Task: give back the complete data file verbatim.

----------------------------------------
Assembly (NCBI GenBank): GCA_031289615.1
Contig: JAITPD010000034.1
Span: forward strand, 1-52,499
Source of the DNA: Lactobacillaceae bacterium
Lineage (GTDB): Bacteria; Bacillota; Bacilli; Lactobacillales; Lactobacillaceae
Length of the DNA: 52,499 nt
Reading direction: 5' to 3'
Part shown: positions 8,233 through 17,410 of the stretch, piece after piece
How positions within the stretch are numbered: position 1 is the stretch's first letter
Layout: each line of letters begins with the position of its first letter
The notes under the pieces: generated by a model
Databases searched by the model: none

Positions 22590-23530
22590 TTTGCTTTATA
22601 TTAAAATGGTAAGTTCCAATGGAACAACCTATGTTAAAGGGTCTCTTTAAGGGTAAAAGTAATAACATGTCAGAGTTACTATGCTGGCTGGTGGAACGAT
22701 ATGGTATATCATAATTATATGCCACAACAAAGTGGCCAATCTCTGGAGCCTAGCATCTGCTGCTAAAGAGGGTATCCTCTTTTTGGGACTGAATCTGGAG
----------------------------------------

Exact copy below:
Assembly (NCBI GenBank): GCA_031289615.1
Contig: JAITPD010000034.1
Span: forward strand, 1-52,499
Source of the DNA: Lactobacillaceae bacterium
Lineage (GTDB): Bacteria; Bacillota; Bacilli; Lactobacillales; Lactobacillaceae
Length of the DNA: 52,499 nt
Reading direction: 5' to 3'
Part shown: positions 8,233 through 17,410 of the stretch, piece after piece
How positions within the stretch are numbered: position 1 is the stretch's first letter
Layout: each line of letters begins with the position of its first letter
The notes under the pieces: generated by a model
Databases searched by the model: none

Positions 22590-23530
22590 TTTGCTTTATA
22601 TTAAAATGGTAAGTTCCAATGGAACAACCTATGTTAAAGGGTCTCTTTAAGGGTAAAAGTAATAACATGTCAGAGTTACTATGCTGGCTGGTGGAACGAT
22701 ATGGTATATCATAATTATATGCCACAACAAAGTGGCCAATCTCTGGAGCCTAGCATCTGCTGCTAAAGAGGGTATCCTCTTTTTGGGACTGAATCTGGAG